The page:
Delphi -Arachova - this complex area deserves a few days attention. More species should be possible with car hire. Delphi itself is probably the most enticing and inspiring classical site that I have visited (and I have seen few). Set at over 3000' above sea level, on a terrace overlooking an ocean of olive groves, with cliffs looming above and a view across the Pelopponese in the distance, the ruins themselves are worth a few hours of any birders time. The village of Arachova, although pretty enough, didn't seem to have much to offer (Lesser Grey Shrike was unexpected) but it gives access to the heights of Mount Parnassos, via the excellent road to the Parnassos Ski Centre. This looks worth a day on its own. The road is about 17 miles from Arachova to the Ski Centre. We travelled by taxi and so were unable to stop in the pleasant alpine "village" (mostly ski chalets) on the way, or in the extensive pine woods, which was a pity. There were several shrikes on the wires in the 
village, some of which may have been Lesser Greys. The shrikes and Pallid Swifts in Arachova require some effort. There is a steep flight of about 260 steps leading to the main church. The shrikes were a short distance behind the church, following the obvious road up as far as it goes. The swifts were around the church, easily picked out in good light.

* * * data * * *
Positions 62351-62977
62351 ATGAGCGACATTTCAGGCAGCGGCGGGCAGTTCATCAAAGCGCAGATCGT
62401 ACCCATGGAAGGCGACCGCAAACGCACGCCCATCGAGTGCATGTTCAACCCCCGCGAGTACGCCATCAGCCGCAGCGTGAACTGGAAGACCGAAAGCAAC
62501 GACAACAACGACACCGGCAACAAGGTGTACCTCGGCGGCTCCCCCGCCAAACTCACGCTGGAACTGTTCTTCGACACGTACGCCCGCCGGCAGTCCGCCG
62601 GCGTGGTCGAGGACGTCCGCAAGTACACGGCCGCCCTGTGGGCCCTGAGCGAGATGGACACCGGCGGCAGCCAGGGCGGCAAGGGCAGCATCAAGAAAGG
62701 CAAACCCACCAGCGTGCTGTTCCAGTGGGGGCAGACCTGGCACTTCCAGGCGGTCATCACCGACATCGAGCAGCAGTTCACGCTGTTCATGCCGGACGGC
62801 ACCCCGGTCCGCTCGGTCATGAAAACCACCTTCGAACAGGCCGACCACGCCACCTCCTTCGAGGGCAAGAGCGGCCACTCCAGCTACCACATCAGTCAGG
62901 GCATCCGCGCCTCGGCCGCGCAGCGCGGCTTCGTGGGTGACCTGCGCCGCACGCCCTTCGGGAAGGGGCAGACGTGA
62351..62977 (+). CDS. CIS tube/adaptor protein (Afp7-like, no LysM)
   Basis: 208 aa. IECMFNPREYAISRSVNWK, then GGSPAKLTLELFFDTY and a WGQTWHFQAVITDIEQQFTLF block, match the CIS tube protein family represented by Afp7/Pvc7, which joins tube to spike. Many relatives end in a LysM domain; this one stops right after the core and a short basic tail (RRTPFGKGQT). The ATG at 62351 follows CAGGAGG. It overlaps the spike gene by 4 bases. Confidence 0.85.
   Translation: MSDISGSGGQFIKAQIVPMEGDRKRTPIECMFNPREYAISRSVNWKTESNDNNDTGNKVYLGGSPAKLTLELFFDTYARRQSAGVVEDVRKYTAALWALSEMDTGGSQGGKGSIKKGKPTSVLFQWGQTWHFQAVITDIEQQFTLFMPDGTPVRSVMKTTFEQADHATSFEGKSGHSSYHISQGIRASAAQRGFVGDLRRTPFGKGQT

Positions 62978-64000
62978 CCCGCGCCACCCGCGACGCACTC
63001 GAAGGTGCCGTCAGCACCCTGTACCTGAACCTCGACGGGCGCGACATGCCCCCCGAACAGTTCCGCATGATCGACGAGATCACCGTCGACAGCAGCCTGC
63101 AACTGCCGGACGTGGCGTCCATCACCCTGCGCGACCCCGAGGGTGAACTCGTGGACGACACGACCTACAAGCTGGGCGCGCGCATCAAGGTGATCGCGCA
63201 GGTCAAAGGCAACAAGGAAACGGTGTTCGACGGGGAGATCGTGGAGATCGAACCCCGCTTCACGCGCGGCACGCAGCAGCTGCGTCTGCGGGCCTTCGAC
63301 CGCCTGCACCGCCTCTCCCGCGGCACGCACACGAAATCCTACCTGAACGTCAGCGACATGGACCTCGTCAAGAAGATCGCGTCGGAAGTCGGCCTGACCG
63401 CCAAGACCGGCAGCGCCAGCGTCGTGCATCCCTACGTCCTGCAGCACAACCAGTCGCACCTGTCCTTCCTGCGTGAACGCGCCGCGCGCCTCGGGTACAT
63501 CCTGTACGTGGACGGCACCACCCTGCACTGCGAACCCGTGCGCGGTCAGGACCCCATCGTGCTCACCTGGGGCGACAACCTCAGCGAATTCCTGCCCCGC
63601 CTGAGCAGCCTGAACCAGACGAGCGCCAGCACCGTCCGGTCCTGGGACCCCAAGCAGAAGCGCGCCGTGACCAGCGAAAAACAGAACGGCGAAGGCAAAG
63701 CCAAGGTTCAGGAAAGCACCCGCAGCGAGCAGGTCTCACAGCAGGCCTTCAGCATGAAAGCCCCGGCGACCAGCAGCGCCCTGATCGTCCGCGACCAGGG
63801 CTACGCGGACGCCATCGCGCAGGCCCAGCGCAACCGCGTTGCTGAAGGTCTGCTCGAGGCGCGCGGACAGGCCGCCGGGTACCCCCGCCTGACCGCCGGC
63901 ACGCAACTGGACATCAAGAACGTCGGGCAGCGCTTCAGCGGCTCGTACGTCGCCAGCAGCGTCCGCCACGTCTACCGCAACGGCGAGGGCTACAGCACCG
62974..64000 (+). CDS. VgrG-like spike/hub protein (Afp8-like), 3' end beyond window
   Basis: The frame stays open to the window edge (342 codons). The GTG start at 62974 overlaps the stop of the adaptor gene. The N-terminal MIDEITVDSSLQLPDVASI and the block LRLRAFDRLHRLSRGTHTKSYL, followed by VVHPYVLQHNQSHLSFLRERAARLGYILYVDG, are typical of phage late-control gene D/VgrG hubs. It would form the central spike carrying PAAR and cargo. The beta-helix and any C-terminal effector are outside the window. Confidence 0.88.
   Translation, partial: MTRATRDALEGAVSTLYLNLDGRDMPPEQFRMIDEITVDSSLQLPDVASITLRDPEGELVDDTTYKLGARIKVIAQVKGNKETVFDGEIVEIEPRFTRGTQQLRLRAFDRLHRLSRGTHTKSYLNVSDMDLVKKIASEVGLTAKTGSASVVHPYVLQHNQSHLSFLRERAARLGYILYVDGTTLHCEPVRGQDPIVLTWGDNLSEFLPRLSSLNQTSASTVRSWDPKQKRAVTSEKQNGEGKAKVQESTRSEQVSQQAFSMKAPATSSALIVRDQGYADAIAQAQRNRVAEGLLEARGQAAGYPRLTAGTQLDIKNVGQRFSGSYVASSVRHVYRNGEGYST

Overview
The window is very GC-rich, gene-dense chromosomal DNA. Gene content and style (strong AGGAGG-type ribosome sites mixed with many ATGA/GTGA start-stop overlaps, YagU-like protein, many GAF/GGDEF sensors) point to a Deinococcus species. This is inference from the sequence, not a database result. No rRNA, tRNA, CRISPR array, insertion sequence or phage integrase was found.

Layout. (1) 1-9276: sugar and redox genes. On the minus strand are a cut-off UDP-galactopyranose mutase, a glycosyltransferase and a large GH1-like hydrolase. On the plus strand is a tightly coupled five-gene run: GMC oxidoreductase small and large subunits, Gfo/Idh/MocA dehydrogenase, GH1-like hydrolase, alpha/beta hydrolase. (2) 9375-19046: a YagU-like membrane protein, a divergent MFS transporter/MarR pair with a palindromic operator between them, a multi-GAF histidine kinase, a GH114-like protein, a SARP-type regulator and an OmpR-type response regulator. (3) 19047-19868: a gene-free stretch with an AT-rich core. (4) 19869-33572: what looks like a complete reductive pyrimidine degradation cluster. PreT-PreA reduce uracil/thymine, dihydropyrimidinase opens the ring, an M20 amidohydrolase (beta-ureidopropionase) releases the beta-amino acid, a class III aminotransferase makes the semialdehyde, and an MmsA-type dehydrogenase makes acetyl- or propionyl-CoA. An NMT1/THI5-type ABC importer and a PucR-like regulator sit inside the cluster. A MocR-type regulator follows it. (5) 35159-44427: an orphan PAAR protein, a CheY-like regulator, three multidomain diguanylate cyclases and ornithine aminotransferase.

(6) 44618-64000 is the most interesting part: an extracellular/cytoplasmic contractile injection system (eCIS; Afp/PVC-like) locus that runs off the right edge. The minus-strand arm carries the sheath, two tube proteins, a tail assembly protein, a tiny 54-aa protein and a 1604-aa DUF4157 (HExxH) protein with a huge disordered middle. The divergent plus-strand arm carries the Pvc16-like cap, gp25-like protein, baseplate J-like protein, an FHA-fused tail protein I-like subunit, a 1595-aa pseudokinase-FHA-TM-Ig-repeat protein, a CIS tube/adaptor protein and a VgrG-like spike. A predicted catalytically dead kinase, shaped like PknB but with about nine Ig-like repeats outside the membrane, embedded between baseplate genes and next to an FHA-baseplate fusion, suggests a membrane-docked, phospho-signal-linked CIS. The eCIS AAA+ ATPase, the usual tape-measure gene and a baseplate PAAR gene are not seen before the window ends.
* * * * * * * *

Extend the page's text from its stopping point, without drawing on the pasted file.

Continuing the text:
The ski centre is at about 2000m above sea level and on our morning it was cold. Very cold. There was still a little snow around. We didn't actually see many birds up here. It was definitely not raptor weather, although it was not difficult to imagine large birds of prey in this setting. There are supposed to be Alpine Accentors, Shore Larks etc. in the area but it was too chilly to get very enthusiastic about finding them. Choose a warm day and take three layers of clothing. 

There didn't seem to be much worthwhile habitat around the coastal village of Itea, about 15 minutes downhill from Delphi by taxi, but a hire car would give access to a wider area - there's bound to be a small marsh or river mouth within reach - it's just a question of finding it.

Bird list:

1. Levant Shearwater  Puffinus yelkouan  Seen from most ferries. 30+ between Folegandros and Kimolos.
2. Cory's Shearwater  Calonectris diomedea  As above, but more numerous.
3. Shag  Phalacrocorax aristotelis  Common around Kimolos
4. Mallard  Anas platyrhyncus  Pair, Chivadolimni, Milos
5. Honey Buzzard  Pernis apivorus  One near Klima, Milos, mobbed by Kestrel sp. and crow
6. Griffon Vulture  Gyps fulvus  Superb views of about 8 birds, Mt. Zas, Naxos.
7. Black Vulture  Aegypius monachus  Single, Delphi, above gully near the Tholos.
8. European Sparrowhawk  Accipter nisus  One, Delphi